The race offered an eight mile OR sixteen mile option and during the pre-race meeting, someone asked “What if I’m feeling plucky after 8 miles and want to continue?”. Since I had no such delusional thoughts, I chuckled along with the rest of the “completion not competition” runners. The race began and the field inevitably spaced out to leave me keeping pace with a nine-year-old and his parents. I couldn’t decide whether to be annoyed or empowered. Chatting with his mom occasionally, I found myself at the aid station at the halfway (four mile) mark before I knew it.
I stuck to my “drink at least one water and one sports drink” rule while I downed a Gu. Actually, it was a Hammer Gel Espresso shot (my favorite), but I digress. I always force myself to drink slightly more than I want at aid stations and it serves me well. Overall, I felt fantastic and naturally started reflecting on this odd experience. I hadn’t slept but I HAD eaten properly, and it had made all the difference.
I ate my usual breakfast of two eggs and a bowl of oatmeal about 1.25 hours before the race. I drank a latte and then downed a Hammer Gel with water 15 minutes before the race started. Having good carbs and some protein with plenty of time to digest is key. Equally key is refueling about 45 minutes in. I kept a nice even pace and found myself (somewhat smugly, I’ll admit) flying by the nine-year-old, among others, around mile six. My refuel and even pacing left plenty in the tank for a strong finish while others were commenting on the end of race difficulty. Even though my training wasn’t very strong, my day of race preparation was smart, and that may be worth just as much.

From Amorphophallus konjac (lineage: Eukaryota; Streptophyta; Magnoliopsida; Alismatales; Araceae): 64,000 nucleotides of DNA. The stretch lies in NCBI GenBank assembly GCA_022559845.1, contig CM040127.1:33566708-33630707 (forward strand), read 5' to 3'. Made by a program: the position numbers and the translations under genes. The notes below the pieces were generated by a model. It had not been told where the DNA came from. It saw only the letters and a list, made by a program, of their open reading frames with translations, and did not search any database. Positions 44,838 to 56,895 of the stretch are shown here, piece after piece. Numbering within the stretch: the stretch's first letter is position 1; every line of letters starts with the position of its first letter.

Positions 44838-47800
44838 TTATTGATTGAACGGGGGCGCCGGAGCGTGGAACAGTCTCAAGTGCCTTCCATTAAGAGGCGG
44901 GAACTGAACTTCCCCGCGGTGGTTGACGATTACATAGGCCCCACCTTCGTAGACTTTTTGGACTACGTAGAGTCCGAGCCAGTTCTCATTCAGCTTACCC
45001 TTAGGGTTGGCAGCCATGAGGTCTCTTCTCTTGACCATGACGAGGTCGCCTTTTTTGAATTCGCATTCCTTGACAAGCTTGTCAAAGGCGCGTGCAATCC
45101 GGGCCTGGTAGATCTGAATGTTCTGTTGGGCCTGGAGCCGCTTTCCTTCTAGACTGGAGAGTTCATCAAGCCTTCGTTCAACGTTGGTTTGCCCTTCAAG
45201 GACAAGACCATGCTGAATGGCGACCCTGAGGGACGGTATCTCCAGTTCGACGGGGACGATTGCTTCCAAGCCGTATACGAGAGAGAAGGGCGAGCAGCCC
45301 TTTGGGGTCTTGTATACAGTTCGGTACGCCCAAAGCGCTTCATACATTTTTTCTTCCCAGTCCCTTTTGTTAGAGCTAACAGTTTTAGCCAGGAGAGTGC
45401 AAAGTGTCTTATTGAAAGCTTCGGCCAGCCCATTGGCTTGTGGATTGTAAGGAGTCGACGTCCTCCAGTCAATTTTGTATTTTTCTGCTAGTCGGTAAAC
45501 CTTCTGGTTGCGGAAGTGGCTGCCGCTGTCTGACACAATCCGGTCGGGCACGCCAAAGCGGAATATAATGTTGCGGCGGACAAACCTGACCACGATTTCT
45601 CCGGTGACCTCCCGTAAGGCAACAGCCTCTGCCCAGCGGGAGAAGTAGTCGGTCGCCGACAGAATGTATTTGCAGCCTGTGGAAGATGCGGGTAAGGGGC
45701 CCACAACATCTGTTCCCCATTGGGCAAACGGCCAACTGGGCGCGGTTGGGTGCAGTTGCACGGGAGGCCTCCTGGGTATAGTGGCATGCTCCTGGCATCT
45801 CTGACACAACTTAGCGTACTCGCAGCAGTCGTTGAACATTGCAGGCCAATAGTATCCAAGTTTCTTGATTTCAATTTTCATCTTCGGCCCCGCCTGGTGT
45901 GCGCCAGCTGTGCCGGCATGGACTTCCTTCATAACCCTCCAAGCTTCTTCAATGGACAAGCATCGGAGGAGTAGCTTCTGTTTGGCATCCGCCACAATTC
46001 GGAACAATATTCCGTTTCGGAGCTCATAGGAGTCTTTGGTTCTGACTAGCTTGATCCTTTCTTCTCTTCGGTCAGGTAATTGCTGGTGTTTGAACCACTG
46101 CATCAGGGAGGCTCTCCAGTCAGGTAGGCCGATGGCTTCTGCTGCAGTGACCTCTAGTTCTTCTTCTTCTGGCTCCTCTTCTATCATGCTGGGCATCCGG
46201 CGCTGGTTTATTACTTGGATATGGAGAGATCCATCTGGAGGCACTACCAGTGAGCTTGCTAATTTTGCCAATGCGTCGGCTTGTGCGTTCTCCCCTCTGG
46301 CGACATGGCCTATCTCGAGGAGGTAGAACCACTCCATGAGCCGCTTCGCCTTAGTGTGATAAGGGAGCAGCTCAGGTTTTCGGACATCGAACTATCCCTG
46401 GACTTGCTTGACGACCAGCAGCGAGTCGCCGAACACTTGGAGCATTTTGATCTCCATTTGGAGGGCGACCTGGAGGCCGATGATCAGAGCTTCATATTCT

Totally-awesome-female-product-advertising: Hello Flo video spot and website
I abhor sea kayaks because they are designed for paddling across flat lakes with nothing happening more than a slow windmill of your arms. If you just sit in a sea kayak, chances are you will just stay in one place. I personally prefer a little acceleration from mother nature in the form of gravity or flowing water. Consequently I find a white-water kayak exciting (and sometimes terrifying). It is designed for dynamic moving rivers and surfing and fun! If you just sit in a white-water kayak, you’re moving downstream and things are happening, for better or for worse. So what was up with my post-birthday fun in a (gasp) SEA KAYAK?
I wanted to take our new camper trailer out to the lake for my birthday. We chose Pathfinder Reservoir along the North Platte, just over 40 miles from our house with 21,000 acres of water. Since I grew up swimming all weekend every weekend in the various bodies of water in Michigan, a camper trailer was the cheapest way we could think of replicating that experience for our little guy (and to be honest, for ourselves). The baby slept on a bed improvised out of the drop-down dinette set and a bed rail, so I slept lightly and checked on the baby A LOT (who was fine, of course) and was consequently sleep-deprived the next morning. Enter the sea kayak.